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I have what is probably a very naive question, as I am not well versed at all in Electron or web frameworks. I understand the complaints towards Electron, but I also see the appeal of developing utilizing a cross-platform browser. Is there a reason why developers can't simply have their application run in a local server? (Jupyter Notebook is an example that comes to mind.) This way, the user can use their browser of choice and doesn't have to have several installations of Chromium, while the developer can still utilize the web. I imagine it's more complex than this, but it's something I've been wondering.

Some reasons off the top of my head:

1) Local servers are a no-go for multiuser environments unless you want to log-on every time you run your "native" app, as most (all?) browsers don't support http over domain sockets and there is no authentication for local sockets.

2) Managing the health of the service properly in a cross-platform manner is complicated. With electron if the app crashes, it just crashes. With a local server the browser tab just stops working. Sure technical users can figure it out, but if you are targeting a gui over a console, presumably you are trying to capture some fraction of non-technical users.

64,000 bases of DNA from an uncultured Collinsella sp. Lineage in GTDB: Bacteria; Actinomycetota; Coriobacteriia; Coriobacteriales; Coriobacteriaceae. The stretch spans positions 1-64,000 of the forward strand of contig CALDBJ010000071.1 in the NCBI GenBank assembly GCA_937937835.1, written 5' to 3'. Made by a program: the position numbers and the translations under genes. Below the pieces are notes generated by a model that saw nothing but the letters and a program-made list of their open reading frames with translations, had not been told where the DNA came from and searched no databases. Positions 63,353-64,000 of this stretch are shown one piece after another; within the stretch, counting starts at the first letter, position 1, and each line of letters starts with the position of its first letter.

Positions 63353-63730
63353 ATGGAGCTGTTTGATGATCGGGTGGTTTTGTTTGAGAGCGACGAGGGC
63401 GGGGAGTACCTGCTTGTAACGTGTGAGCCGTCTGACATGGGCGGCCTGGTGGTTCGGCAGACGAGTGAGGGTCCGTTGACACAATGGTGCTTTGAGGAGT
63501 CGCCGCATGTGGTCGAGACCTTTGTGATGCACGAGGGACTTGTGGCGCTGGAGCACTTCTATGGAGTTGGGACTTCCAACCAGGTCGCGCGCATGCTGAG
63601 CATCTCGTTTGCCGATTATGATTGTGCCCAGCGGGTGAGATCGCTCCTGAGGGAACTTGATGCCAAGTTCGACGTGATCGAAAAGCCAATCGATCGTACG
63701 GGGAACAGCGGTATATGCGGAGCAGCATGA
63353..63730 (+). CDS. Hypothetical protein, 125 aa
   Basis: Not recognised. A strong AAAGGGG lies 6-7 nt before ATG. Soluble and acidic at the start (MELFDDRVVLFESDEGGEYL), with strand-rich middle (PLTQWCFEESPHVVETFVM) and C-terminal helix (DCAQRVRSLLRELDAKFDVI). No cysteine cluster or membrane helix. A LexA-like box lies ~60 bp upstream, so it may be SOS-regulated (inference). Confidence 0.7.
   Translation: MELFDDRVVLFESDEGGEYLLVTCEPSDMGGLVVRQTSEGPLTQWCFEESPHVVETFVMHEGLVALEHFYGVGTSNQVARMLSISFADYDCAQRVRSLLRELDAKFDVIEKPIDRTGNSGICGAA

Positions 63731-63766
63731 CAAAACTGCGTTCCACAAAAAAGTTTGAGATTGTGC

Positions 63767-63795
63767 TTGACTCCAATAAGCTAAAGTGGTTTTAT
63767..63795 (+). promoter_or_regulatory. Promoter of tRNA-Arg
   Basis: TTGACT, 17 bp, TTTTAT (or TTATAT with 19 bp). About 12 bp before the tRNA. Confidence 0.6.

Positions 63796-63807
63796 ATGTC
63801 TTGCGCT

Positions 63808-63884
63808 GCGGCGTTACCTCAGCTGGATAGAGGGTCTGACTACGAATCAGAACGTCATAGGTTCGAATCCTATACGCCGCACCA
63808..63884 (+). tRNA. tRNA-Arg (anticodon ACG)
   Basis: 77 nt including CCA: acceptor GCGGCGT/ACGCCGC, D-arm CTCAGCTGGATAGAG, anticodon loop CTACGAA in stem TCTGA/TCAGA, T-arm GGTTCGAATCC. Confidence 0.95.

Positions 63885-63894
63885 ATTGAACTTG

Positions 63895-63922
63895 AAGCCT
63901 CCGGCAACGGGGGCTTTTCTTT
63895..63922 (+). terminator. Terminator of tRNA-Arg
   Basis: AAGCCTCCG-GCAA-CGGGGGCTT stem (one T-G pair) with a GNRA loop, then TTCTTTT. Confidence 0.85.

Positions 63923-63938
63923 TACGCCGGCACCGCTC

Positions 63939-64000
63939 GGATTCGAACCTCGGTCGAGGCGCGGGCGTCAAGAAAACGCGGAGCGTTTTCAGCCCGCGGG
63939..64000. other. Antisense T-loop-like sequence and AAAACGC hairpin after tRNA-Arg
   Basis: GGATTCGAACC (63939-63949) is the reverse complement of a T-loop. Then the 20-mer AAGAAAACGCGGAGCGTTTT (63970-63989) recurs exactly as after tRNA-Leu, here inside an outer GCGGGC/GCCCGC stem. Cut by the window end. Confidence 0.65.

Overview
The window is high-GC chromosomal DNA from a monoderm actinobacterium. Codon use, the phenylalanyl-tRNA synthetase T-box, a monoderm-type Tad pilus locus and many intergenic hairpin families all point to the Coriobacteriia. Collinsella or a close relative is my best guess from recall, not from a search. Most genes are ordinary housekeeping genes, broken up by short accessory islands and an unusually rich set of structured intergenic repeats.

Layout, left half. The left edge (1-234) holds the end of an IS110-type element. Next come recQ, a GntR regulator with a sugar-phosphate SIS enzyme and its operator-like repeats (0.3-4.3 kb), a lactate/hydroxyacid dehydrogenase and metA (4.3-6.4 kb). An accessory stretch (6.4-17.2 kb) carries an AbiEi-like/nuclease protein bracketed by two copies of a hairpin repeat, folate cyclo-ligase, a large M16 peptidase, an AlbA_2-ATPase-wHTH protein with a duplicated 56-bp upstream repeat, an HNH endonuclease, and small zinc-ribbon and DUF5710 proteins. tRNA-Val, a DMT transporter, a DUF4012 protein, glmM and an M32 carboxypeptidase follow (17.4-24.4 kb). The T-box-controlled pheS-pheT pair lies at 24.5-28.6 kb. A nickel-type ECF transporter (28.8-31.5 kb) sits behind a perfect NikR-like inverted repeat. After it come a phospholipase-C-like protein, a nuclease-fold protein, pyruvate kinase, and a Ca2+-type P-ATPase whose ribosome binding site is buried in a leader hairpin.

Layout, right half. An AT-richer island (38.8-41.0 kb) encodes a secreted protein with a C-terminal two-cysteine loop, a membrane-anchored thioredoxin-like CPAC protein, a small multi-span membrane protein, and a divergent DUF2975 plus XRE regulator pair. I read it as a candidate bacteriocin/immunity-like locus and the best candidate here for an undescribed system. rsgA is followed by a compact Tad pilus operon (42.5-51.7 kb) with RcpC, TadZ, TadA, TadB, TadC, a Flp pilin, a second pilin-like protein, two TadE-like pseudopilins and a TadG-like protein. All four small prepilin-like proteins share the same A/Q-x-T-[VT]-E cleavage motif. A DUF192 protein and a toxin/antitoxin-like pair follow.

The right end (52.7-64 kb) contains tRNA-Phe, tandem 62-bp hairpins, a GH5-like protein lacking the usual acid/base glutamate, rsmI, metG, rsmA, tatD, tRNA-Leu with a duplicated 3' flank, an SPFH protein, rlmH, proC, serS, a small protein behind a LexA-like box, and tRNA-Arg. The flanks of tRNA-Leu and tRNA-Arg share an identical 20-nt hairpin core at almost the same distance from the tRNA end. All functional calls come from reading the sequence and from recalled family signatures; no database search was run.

Ignoring the multiuser issue, could not some javascript be injected that displays "crash" instructions (or even just closes the tab) in the event the server becomes unresponsive? I'm not a web dev, but this sounds feasible.

The intersection of <people who use Electron apps> and <simultaneous multi-user systems> is likely small enough to ignore.

There is no real problem of running the application on a local web-server. However, you might not even need a server. In fact, modern browsers are able to run apps even without servers.

So you might consider developing an app with vue/react/... and build it in a way to run independently from the server. The simplest way to do that is to cache it with a Manifest file, but modern browsers support ServiceWorkers too, which are a lot more powerful.

The only thing you will need a server for is the deployment (and maybe some sharing/sync logic).

This sounds like a great idea. It might be more confusing to people who don’t use computers as much, because interacting with your local computer over the web might feel strange, but there’s also the requirement to have a true native component acting as the server. Electron allows for zero truly native code to be written by the developer, which can help deal with inconsistencies between operating systems and configurations.

It's a usability thing. If users expect a desktop app and you ship a server + browser tab, it makes for a very confusing experience. In fact, the concept of having local servers is alien to most people. To them, browser == internet and desktop icon == local application. In addition, there are technical problems too, e.g: what if there's a crash?

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